"During his speech, the Senator also made a major point of supporting Taiwan's bid for F-16C/D's and encouraged the administration to move on it."

Tuesday, July 5, 2011

Why presbyterianism and democracy go hand in hand

Many are aware that the Presbyterian Church in Taiwan has been a strong advocate for Taiwan's independence and also constitutional representative government. This stance of civil polity is not unexpected to anyone who knows church history.

You see, the word "presbyterian" refers to a form of church government. The word derives from the Greek word for elder/official. There is a separate cognate for the word for older person/ elderly. We would recognize the Latin-derived words much more readily: senator vs. senior.

In essence, presbyterian churches are governed by a body of elected "senators." This church government has local, regional, and national bodies. And various powers and responsibilities for each representative body are carefully defined by laws in a constitution -- often called the "Book of Church Order." Rules for deliberation secondary to the book of church order are literally Robert's Rules of Order -- the manual of parliamentary procedure.

Presbyterianism developed in Scotland under the leadership of John Knox and others. Having been exiled from Scotland for a time by the Scottish monarch, John Knox studied with John Calvin in Geneva, Switzerland. Calvin tried to apply principles derived from the Bible to every area of life including government. You can find a model for election of church leaders in the New Testament.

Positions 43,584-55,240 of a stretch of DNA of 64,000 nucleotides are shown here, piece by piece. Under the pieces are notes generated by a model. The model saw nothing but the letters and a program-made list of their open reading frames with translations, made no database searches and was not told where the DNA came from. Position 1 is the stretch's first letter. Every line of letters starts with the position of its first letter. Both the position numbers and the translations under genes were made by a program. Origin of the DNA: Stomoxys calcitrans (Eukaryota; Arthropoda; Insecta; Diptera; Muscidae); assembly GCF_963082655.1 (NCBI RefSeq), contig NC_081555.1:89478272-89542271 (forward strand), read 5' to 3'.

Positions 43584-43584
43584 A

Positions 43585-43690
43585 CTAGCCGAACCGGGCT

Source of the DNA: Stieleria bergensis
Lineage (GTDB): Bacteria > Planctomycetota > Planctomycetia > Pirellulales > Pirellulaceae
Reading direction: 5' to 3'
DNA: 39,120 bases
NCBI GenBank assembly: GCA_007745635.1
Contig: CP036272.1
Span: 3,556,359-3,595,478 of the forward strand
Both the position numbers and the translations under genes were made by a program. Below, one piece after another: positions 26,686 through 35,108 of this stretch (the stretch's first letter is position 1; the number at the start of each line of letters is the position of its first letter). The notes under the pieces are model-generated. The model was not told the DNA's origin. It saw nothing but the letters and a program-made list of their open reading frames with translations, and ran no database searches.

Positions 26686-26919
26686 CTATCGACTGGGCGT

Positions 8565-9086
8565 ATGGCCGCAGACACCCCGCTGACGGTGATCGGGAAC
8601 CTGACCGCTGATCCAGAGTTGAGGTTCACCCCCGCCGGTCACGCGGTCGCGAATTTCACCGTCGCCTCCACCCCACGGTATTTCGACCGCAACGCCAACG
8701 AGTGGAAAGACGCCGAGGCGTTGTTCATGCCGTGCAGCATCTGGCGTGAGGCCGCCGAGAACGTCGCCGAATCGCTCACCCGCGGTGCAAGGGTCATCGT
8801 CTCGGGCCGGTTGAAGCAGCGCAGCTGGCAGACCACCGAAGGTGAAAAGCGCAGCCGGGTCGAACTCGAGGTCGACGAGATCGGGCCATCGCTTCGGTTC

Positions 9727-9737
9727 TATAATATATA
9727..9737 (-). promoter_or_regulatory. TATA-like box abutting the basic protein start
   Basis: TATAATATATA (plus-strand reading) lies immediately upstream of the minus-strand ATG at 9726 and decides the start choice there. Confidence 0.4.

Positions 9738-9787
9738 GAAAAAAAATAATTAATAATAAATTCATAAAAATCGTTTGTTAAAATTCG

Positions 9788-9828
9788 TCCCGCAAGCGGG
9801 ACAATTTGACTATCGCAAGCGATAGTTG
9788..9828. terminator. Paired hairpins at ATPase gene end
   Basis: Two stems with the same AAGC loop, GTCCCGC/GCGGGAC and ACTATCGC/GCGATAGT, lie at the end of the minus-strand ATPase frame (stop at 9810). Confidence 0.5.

Absolute monarchs in Europe who claimed divine right abhorred the idea of a church that had a representative government. They often persecuted presbyterians, for that reason. At one point in Scotland, the king demanded to be acknowledged as head of the church. The presbyterians refused and were so intensely persecuted, the era of history is called "The Killing Times."

Presbyterian church government gave many clergy as well as ordained lay elders experience in parliamentary procedure and constitutional government. Over the centuries many of them have greatly influence public civil life and government. Presbyterian pastor, John Witherspoon, delegate from New Jersey, was one of the signers of the Declaration of Independence. (read more)

An American presbyterian pastor, David Hall, has summarized some of the principles that influenced the United States Constitution and form of government:

Hall's Five Points of Political Calvinism are arranged into the slightly awkward acronym DARCL:

Depravity of man as a perennial variable
Accountability of leaders to a larger body
Republicanism as the preferred form of government
Constitutionalism to restrain both leader and people
Limited government beginning with the individual and the family


You'll note the contrast: Karl Marx and atheistic communism. This path was followed by China. It did actually in many ways historically match the absolute centralized power of Chinese imperialism.

Man is basically good.
Religion is basically evil, like opium.
Environmental and historical factors (rather than innate nature) have caused a disfunctional society.
There must be dictatorship of the people to transition to a communist utopia.
Centralized power tells people what to do.
Rights are derived as a point of privilege from the collective.
Evolution shows some more fit than others. The path to utopia will be lined with the corpses of any who get in the way.

And the result:
Over 20 million dead under Stalin
Millions dead under Mao's great leap forward and the cultural revolution
The Killing fields of Cambodia under Pol Pot